David would not have sung the one hundred and twenty-fifth psalm if he had not first learned to sing the one hundred and twenty-fourth: if he had not been where men threatened to swallow him up alive, and found in such a case that the Lord was on his side, he could not have been quite so sure that “those who trust in the Lord shall be as Mount Zion, which cannot be moved.” Our experiences are our instructors even concerning themselves: they shed light upon each other, and we learn enough from one trial to begin to unfold the mysteries of another. The one hundred and twenty-fourth psalm must first to some extent be passed through, so that we see that all our help lies in the Lord, or we shall never reach to the grand positiveness of this one hundred and twenty-fifth, and sing, “Those who trust in the Lord shall be as Mount Zion.”

“When the LORD shall build up Zion, He shall appear in His Glory.”
Psalm 102:16.

THE Lord Himself must “build up Zion,” or it will never be built up. He first planned it. He is the Architect of His own Church. He dug the foundations, i.e., has supplied the great Cornerstone. He, by His own power, creates each living stone, polishes it and fits it into its place. He cements the whole structure and as He first sketched the plan, so will He complete it in every iota to the praise and the glory of His wisdom, His Grace and His love. It shall be said of Zion, when all her walls are built and all her palaces completed—and when all her happy inhabitants have their mouths filled with song as they walk in white
—”The Lord has built it, from the foundation even to the topstone.”

We wish to be very useful in the world—and, blessed be God, we can never rest unless we are useful. But there are times of weariness when the best blessing for us—the blessing which shall most help to fit us for future service—is perfect peace, that peace of which our Savior said to His disciples, “Peace I leave with you, My peace I give unto you.”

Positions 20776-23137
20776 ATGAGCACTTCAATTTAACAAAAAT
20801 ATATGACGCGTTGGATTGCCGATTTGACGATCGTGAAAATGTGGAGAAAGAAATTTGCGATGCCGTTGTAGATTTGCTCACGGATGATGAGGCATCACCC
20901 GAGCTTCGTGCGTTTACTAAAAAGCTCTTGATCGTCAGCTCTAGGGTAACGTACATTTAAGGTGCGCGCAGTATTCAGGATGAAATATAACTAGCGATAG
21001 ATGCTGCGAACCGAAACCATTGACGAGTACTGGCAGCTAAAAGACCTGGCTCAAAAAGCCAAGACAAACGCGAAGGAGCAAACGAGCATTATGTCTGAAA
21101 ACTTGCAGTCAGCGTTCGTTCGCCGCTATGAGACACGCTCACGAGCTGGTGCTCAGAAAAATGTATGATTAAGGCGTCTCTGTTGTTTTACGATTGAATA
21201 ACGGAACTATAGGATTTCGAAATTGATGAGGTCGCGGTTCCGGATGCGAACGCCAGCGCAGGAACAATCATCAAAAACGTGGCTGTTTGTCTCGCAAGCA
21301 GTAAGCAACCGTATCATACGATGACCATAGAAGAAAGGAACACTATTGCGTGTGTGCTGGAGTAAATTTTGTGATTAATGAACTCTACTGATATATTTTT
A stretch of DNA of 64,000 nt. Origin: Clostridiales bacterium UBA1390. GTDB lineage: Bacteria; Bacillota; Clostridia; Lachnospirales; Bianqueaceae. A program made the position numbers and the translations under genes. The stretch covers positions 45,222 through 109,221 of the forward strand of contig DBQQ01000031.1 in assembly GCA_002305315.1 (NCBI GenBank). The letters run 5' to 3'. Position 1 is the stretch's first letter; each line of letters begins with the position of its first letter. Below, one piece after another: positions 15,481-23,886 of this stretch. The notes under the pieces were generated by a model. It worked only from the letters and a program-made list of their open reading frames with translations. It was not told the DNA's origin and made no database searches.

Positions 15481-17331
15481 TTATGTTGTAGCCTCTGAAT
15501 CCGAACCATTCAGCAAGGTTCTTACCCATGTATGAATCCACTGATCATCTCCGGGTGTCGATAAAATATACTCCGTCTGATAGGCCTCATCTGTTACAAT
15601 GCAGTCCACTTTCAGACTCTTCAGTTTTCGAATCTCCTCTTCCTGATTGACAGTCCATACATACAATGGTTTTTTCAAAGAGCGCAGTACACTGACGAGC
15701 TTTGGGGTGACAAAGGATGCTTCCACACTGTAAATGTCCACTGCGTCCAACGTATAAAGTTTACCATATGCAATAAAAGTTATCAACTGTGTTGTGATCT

“But ye are come unto mount Sion, and unto the city of the living God, the heavenly Jerusalem, and to an innumerable company of angels, to the general assembly and church of the firstborn, which are written in heaven, and to God the Judge of all, and to the spirits of just men made perfect, and to Jesus the mediator of the new covenant, and to the blood of sprinkling, that speaketh better things than that of Abel.”
—Hebrews 12: 22—24.

Paul is displaying the superiority of the new covenant to the old. He tells us what Israel after the flesh came to at their best in the morning hours of the law, and what the firstborn after the Spirit have come to under the gospel. He pictures the great assembly of the chosen people round about Mount Sinai, and then his inspired mind describes an infinitely larger and happier gathering, to which all believers have come, around Mount Zion. Not only the Hebrews to whom he was writing, but all the people of God are gathered together in one general assembly, of which the blessed God is the centre. He shows us the joyful difference between the two gathering, and the feelings and pursuits of those who compose them.

Psalm 20:2 is a prayer of David to receive help from God’s sanctuary and strength from Zion. The question is “Can God dispatch help from His sanctuary and strength from Zion?” The answer is Yes.

David actually received such help and strength.
That same strength will work for you in Jesus name.


Father, send help to me from your presence.

Father, strengthen me by your Spirit. -AMEN!